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Delta Joins Southwest in Forecasting Cuts as Fuel Surges

Delta Joins Southwest in Forecast Cuts
A Delta Airlines Inc. jet takes off at Ronald Reagan National Airport in Arlington, Virginia. Photographer: Andrew Harrer/Bloomberg

Delta Air Lines Inc. and Southwest Airlines Co. curbed their first-quarter forecasts today as surging fuel costs erode profit at U.S. carriers.

The discount carrier now projects a loss in the three months through March, compared with earnings of 3.5 cents a share that analysts estimated previously, while Atlanta-based Delta predicted lower profitability

“We not only expect fuel prices to stay high, but we expect they’re going to continue to rise over the long term,” Delta President Ed Bastian said at the JPMorgan Aviation, Transportation & Defense Conference in New York. The airline cut its operating margin forecast to 1 percent to 3 percent, from as much as 4 percent, amid a $250 million increase in fuel.

Jet fuel has risen every year since 2008, surpassing labor as the biggest expense for most U.S. airlines. Carriers have responded by cutting seating capacity to maintain the ability to raise fares. United Continental Holdings Inc., the largest carrier, said it will trim seating as much as 1.5 percent this year because of fuel rather than keeping capacity flat.

“Fuel is the story of the quarter,” Southwest Chief Financial Officer Laura Wright said at the conference. “Based on current revenue and fuel estimates, we currently do not anticipate a profit in the first quarter.”

March Bookings

The Dallas-based carrier expects fuel to average $3.50 a gallon this quarter, 15 cents higher than earlier forecasts, Wright said.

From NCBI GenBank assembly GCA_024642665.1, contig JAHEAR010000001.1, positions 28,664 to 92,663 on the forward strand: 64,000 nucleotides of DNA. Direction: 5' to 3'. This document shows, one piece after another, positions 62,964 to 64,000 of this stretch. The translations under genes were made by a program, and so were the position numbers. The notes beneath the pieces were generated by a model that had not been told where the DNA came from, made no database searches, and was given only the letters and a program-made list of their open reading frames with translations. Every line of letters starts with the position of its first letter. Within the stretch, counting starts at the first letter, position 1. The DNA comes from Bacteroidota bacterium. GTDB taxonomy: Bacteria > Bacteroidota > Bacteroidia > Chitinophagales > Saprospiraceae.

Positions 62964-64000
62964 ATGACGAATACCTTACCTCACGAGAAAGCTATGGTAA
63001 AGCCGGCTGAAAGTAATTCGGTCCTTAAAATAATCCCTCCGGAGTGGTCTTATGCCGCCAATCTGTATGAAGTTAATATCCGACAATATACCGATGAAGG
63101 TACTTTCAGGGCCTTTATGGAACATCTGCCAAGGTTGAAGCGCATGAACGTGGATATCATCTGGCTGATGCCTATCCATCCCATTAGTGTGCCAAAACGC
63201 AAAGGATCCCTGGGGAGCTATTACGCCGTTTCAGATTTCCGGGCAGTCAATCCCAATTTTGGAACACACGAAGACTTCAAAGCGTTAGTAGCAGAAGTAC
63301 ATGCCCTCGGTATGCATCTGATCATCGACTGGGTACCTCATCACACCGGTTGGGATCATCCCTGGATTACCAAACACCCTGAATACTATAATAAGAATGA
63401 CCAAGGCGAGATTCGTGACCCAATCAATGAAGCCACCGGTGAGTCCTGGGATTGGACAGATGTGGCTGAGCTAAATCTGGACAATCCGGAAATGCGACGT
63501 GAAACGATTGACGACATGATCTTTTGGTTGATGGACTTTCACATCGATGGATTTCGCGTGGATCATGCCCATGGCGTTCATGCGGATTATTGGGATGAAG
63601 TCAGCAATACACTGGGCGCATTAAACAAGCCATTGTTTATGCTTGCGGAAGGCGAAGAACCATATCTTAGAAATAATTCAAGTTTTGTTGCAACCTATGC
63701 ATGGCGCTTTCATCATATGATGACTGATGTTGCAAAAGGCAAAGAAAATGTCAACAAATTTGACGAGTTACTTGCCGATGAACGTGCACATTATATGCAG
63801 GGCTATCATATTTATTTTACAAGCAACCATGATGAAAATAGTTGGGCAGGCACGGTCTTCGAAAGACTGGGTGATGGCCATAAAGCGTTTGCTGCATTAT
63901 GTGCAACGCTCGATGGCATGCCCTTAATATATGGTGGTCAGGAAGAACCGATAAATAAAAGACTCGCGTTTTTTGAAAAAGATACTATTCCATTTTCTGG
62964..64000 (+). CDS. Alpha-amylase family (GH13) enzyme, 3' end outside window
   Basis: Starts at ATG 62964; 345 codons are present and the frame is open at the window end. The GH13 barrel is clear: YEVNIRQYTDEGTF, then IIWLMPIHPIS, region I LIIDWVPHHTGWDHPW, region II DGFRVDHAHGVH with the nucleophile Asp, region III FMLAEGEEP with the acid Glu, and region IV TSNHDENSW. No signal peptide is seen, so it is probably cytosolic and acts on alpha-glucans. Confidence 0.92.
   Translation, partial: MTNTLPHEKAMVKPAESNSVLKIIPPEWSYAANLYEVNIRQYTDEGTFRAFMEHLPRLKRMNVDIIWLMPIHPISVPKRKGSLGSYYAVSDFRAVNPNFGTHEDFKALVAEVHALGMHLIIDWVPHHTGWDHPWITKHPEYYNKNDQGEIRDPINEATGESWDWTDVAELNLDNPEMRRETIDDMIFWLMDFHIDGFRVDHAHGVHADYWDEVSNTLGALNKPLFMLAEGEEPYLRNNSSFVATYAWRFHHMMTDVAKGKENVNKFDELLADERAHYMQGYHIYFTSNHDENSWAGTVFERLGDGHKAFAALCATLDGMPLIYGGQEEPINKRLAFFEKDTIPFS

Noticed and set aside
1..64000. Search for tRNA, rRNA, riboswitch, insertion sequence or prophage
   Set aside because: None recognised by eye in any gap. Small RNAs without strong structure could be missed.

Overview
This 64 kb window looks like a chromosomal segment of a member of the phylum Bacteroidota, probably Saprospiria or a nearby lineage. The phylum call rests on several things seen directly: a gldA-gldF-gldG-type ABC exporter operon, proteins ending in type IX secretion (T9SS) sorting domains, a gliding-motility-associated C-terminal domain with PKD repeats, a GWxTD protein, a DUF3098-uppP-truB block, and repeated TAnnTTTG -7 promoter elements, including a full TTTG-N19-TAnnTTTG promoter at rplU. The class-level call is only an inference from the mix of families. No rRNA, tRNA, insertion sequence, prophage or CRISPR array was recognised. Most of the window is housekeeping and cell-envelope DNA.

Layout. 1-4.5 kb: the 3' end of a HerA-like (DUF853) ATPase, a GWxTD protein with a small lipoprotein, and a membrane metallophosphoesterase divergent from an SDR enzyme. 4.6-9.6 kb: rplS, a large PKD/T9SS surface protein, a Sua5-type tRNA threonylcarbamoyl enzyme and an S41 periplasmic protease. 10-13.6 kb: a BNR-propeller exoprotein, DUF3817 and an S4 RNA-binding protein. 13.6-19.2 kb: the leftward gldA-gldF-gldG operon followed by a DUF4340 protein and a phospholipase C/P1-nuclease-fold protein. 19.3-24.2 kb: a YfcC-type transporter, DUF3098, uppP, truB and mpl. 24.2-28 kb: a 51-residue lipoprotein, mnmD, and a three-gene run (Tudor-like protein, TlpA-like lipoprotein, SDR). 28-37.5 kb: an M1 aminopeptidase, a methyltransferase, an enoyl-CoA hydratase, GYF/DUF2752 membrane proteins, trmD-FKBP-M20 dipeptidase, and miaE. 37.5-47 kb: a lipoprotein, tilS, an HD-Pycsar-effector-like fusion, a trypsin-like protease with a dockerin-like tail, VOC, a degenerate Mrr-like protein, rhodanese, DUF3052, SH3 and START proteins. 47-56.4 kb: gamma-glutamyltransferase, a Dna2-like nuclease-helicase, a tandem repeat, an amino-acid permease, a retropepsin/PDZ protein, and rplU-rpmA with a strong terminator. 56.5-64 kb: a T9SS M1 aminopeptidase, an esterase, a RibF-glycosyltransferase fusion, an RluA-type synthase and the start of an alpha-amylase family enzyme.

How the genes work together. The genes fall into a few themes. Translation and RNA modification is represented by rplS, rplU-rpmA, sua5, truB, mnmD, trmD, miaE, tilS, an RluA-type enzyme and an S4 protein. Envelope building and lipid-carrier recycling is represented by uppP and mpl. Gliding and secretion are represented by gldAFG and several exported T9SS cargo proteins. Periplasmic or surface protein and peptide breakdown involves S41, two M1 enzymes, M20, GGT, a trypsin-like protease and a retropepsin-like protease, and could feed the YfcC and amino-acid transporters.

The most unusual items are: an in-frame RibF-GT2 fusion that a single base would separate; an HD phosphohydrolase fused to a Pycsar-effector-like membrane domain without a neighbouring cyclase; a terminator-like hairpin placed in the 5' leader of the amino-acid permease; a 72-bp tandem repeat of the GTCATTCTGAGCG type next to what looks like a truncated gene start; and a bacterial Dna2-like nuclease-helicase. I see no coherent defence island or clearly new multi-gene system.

Southwest’s outlook for the full year remains favorable, while “highly dependent” on stabilized fuel prices and an economic environment that will support travel demand and fare increases, she said.

Bookings remain “good,” Wright said. March passenger unit revenue may be up in the “low-to mid-single digits” from a year earlier, she said.

Bookings and yields at Chicago-based United are “doing well” so far in March even with “areas of weakness” such as Europe, Chief Executive Officer Jeff Smisek said today on a webcast.

“The domestic system is doing better than you would expect from reading the headlines in the newspaper, Latin America is doing well,” he said. “We’re comfortable with our bookings for March, comfortable with where we are. Going forward, it’s going to be a function of how the U.S. economy responds and the recovery in Europe.”

The Bloomberg U.S. Airlines Index increased 1.6 percent at 4:05 p.m. as broader markets rose, with all 11 carriers in the index posting gains.

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